Adjusting to disabilities is different for those born with disabilities and those with an acquired disability.  Also, whether or not the disability is visible makes a difference in how they perceive themselves and how others view them.  People will avoid people with disabilities (PWD) or treat them as if they are not an equal.  If you have a mental illness, people may not understand why you cannot perform certain activities or tasks, or interact with the community.  For those with a physical disability, they may be seen as being unable to do certain things, or limited because they are a wheelchair user or blind.  In both these examples other people’s perceptions are what limits the individual before they even begin to deal with their own understanding of their disability.  People with a high level self-esteem, good support system, more economic resources and social supports have a better experience and are less likely to face the same barriers as those who do not.   The focus of community is about the PWD’s right to engage in and maintain gainful employment and access to resources.  This creates barriers in different communities that feel if a person with a disability has to work, then the family is not performing their duty in the family to take care of them.  Working can have such a positive impact on a PWD.  It allows for social interaction, the ability to learn new skills, build self-esteem, make their own money, and be independent.  Understanding how culture plays a part in disability will go a long way in helping the client and their family members support their loved one. Continue reading

Externalizing the Problem

This is a great activity I learned from one of my amazing professors at University of South Florida, Dr. Ryan Henry.  You can use it with a client or even with yourselves to better understand Continue reading

The lies we tell ourselves

Have you ever wondered why it is there is that one thing- a habit, a behavior, a prevalent thought, a vice… that no matter how hard it seems you try, you cannot conquer? What is the lie you tell yourself that continues this? I heard an interesting sermon this morning that relates to this topic, and whether you are believers or non believers, the message is powerful. The question asked is what was the event, and what is the lie you tell yourself now? The Pastor’s example was that as a child his parents got divorced and his grandmother would babysit them, and she often soothed him and his siblings with food. He recalled her crying as they ate, yet reassuring them that everything would be okay. He was overweight as a 10 year old, and the lie he told himself is that he would always be fat.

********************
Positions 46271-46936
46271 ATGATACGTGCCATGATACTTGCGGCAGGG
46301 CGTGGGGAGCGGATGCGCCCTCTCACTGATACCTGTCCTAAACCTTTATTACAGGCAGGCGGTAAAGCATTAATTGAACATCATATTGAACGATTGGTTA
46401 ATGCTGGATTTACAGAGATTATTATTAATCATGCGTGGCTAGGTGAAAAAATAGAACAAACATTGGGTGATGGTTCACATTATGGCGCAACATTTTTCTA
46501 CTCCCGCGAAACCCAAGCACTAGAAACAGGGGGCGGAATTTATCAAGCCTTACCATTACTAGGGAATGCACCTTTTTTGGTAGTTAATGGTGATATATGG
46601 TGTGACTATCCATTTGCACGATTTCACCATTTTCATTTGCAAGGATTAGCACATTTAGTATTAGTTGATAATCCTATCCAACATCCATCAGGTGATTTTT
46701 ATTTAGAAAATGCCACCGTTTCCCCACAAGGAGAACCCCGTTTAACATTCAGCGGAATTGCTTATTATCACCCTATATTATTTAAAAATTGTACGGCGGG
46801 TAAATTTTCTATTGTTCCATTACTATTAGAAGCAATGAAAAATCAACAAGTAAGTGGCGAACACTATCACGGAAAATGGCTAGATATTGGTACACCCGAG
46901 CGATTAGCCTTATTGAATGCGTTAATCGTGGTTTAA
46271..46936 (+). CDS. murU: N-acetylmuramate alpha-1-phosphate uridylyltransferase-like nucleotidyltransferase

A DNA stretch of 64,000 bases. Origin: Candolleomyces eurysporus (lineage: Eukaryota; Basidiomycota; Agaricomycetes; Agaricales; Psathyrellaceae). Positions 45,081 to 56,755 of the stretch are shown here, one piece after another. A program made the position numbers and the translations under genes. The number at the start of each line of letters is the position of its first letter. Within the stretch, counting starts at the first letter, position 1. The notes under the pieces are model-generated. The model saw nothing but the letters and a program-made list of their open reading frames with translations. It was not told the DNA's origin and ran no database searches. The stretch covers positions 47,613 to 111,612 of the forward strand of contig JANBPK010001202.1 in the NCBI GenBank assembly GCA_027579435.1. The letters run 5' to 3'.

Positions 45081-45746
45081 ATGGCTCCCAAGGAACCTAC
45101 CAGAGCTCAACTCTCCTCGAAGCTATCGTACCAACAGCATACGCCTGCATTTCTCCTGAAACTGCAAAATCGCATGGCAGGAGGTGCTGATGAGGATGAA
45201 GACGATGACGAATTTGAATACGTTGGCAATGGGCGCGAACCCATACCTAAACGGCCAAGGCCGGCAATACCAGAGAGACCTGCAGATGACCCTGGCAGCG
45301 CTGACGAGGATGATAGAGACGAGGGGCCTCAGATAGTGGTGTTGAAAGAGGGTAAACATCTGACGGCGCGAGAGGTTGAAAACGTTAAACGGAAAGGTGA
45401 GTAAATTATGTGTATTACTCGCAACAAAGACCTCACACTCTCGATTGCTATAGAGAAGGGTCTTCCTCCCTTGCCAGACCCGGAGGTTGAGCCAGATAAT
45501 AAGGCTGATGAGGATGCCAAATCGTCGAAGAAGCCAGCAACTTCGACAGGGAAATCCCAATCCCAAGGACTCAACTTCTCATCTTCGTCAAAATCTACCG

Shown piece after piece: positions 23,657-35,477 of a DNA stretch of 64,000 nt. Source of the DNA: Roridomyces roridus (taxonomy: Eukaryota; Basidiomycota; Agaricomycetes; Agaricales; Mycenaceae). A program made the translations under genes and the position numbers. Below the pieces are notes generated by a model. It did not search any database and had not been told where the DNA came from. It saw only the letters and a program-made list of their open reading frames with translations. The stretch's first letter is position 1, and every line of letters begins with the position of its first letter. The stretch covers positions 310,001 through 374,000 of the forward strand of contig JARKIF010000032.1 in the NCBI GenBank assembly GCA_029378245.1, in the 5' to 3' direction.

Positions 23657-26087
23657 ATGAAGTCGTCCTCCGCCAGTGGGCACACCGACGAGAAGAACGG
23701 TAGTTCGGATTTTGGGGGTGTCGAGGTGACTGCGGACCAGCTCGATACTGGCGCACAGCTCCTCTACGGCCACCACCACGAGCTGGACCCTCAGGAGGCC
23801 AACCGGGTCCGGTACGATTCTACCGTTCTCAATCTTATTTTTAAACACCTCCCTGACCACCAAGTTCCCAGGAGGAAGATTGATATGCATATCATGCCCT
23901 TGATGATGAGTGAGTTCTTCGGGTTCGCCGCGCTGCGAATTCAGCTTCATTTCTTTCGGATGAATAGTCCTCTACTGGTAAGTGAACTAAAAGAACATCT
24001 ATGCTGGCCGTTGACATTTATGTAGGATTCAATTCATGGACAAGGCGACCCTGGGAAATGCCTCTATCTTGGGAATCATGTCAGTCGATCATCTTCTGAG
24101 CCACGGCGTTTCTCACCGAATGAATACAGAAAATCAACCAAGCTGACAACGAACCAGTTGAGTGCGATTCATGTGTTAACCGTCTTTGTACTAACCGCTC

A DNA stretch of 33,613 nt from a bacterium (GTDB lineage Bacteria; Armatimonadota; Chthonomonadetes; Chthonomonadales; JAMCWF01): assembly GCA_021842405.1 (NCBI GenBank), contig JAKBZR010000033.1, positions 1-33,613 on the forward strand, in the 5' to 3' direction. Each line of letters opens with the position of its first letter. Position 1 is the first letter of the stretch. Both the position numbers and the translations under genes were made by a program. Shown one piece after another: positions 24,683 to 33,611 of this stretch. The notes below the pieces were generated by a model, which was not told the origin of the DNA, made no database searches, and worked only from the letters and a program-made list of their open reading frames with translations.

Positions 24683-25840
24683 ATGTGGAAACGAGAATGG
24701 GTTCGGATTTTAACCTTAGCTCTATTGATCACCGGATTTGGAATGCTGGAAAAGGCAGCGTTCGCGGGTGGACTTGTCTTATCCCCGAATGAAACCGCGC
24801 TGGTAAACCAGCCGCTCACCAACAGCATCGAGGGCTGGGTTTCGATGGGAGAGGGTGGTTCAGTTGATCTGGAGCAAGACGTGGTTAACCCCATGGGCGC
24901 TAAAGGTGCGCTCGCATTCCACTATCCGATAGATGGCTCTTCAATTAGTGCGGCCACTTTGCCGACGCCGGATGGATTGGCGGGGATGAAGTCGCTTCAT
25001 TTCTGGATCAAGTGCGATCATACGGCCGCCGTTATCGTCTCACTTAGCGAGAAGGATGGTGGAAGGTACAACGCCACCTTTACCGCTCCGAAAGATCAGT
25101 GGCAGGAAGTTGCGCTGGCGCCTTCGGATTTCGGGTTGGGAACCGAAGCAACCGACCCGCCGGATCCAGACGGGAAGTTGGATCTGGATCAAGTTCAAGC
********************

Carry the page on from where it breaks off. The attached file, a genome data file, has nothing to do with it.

This message of how we speak things into being in our lives, has been delivered in many different forums. I have even addressed this in previous blogs. So, how do we take steps to change this, to conquer our demon?

We Discover Truth.  Meditate, pray, listen to the voice within to help you find that truth.  Then, live in that truth.  If the message says you will always be fat, your truth is that you will honor and protect the health of your body.  If you have an addiction, the message AA/NA groups implore you to remember is that you have to give it over to your higher power (whatever a higher power means to you), give up the illusion of control, and live each day one day at a time – without the source of your addiction.  If the lie is that you are a bad person, your truth is that no person is bad, there are just bad choices, and from a bad choice a lesson can be learned to start anew.  Bottom line, find the truth that resonates for you and boldly decide to honor that truth!

Please comment and share your truth, so others can learn from your journey.

Managing Stress

Whats the old adage about moderation?  “Everything in moderation, including moderation.”  That applies to stress as well. Stress can be a good thing, it can motivate you to get things done, to push harder, to go past limits you thought possible – which leads to growth.  It also helps you avoid danger and keeps you alert.  Then there are the times when stress isn’t such a good thing. There may be times it feels like you have no control over the stressors in your life. This may be true to a point.  You may have no control over what comes your way, but you do have control over the most powerful determinant of how stress manifests in your life – how you respond. Continue reading